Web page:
TV Review: Frayed gets dramedy right

Comedy and drama are skilfully fused with a sense of desperation in this UK/Australian ABC series.

If comedy is tough, then dramedy – the fashionable blend of laughs and drama – is even harder to get right. In large part that’s because all too often the end product feels like the result of someone thinking that adding a few jokes into a serious story (or worse, trying to write a comedy then tacking on a serious ending like they’ve just seen the final episode of Blackadder Goes Forth) is all they need to do. To work, a successful dramedy needs to get both sides right: it needs to be funny as a comedy, while still holding together as a drama. Based on its opening episode, Frayed pulls it off.

The year is 1989, the place is London, and Simone Burbeck (writer and creator Sarah Kendall) has it all: a rich husband, a lavish lifestyle, two teenage children (Frazer Hadfield and Maggie Ireland-Jones) in a good school, and no connection whatsoever to her past. Then her husband dies in a sex-and-drugs-and-booze-and-more-drugs session, and his lawyer (Robert Webb) reveals the lavish lifestyle was funded by massive debts so she’ll have to sell everything to pay them off. The only option left is to move back home – home being on the other side of the world where they haven’t heard from her in twenty years and still call her Sammy Cooper.

The first sign that Frayed is on the right track is that the husband’s over-the-top comedy death isn’t played entirely for laughs. There’s pubic lice, petrol sniffing and an 80s-era mobile phone stuck where the sun doesn’t shine, but there’s also just enough lingering affection shown by Simone (and a scene-stealing cameo from UK comedy fixture Kerry Godliman as the woman with him when he died) to suggest this is a series where the comedy and drama will co-exist rather than veering wildly from one to the other.

Back in Newcastle (which she valiantly tries to persuade her kids is a northern suburb of Sydney), the totally broke Simone – Sammy to everyone from her past – moves back in with her twelve years sober mum, Jean (Kerry Armstrong), only to find her brother Jim (Ben Mingay) is still living there too. The brother-sister relationship instantly drops back to the level of making rude gestures behind mum’s back; it’s both funny and touchingly real.

Newcastle itself is not portrayed in a good light, even before Sammy’s job hunt provides an opportunity to check out the city’s seedy side up close: a homeless man shitting on the beach because the public toilets “are disgusting” is a highlight. It’s possibly the result of this being an UK / Australian co-production – it’s rare to see an Australian show outright trash a named city (see the rose-coloured halo around 80s Sydney in Les Norton, or Rosehaven’s soft-focus Tasmania).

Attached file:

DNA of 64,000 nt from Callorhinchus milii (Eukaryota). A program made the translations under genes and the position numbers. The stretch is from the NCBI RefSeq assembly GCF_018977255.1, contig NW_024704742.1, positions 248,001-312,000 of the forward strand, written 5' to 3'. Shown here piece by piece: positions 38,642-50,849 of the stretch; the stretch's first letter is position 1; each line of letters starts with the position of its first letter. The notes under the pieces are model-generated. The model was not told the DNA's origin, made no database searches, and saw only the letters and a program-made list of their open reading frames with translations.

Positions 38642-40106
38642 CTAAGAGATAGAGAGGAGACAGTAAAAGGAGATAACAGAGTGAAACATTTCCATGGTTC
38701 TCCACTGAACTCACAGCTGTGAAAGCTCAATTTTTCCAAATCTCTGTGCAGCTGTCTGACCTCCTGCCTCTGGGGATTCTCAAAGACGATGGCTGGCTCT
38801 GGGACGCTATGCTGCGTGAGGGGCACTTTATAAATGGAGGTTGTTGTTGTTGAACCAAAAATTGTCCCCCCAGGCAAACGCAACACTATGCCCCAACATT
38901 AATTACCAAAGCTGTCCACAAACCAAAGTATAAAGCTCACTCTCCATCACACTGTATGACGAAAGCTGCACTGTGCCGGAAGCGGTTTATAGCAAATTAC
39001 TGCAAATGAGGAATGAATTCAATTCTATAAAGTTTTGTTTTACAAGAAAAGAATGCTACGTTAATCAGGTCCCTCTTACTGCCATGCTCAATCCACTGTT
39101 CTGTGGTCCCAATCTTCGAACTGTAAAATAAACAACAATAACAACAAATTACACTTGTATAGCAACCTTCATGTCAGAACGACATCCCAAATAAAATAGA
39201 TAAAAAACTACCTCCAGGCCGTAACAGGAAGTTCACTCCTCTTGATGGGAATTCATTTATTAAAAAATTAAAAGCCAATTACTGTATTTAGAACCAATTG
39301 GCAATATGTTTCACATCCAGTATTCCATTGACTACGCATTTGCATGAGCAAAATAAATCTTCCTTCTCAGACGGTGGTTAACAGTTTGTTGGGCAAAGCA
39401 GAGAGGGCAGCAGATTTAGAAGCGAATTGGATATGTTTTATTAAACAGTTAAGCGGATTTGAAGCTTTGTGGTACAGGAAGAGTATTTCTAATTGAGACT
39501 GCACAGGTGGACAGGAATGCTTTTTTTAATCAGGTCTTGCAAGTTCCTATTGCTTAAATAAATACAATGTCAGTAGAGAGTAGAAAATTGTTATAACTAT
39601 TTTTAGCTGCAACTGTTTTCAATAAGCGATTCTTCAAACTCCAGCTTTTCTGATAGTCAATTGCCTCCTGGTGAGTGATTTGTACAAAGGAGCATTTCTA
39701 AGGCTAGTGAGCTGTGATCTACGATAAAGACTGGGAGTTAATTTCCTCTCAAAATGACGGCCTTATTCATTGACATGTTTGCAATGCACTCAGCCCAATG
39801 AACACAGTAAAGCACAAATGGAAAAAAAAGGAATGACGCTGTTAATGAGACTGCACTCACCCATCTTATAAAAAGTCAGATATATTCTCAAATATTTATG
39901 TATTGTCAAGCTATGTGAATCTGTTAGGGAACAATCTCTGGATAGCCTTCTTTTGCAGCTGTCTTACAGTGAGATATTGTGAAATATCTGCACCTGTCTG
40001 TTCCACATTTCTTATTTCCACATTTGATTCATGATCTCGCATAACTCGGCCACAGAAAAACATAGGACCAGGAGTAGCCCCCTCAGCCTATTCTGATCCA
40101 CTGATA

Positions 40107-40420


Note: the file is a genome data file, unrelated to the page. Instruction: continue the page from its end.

What fuses the drama and comedy here is the sense of desperation. This isn’t a wacky comedy jaunt home for Sammy Cooper: she doesn’t want to be there, nobody she meets really wants her to be there, and her kids definitely don’t want to be there. The way her new boss and local MP Chris George (George Houvardas) hires her out of twisted high school revenge, then shows her off to her ex, former king of the high school Dan (Matt Passmore), is both insightful character development and a kind of offhand emotional bluntness that Australian comedies – or dramas – rarely reach.

Frayed isn’t perfect: it slows down a lot once it hits Newcastle and Sammy (initially) is the kind of character it takes time to warm to. Almost all the characters are either angry or ditzy; eventually somebody’s going to have to have something going for them. But unlike a lot of dramedies, it seems likely the characters will be given the chance to grow. This feels more like it’s the start of a story than just setting up a situation.

4.5 stars


Producer Nicole O’Donohue
Merman in association with Guesswork Television
UK / Australia, 2019, 6 episodes
Premieres October 16 at 9pm on ABC and iView

Anthony Morris
About the Author
Anthony Morris is a freelance film and television writer. He’s been a regular contributor to The Big Issue, Empire Magazine, Junkee, Broadsheet, The Wheeler Centre and Forte Magazine, where he’s currently the film editor. Other publications he’s contributed to include Vice, The Vine, Kill Your Darlings (where he was their online film columnist), The Lifted Brow, Urban Walkabout and Spook Magazine. He’s the co-author of hit romantic comedy novel The Hot Guy, and he’s also written some short stories he’d rather you didn’t mention. You can follow him on Twitter @morrbeat and read some of his reviews on the blog It’s Better in the Dark.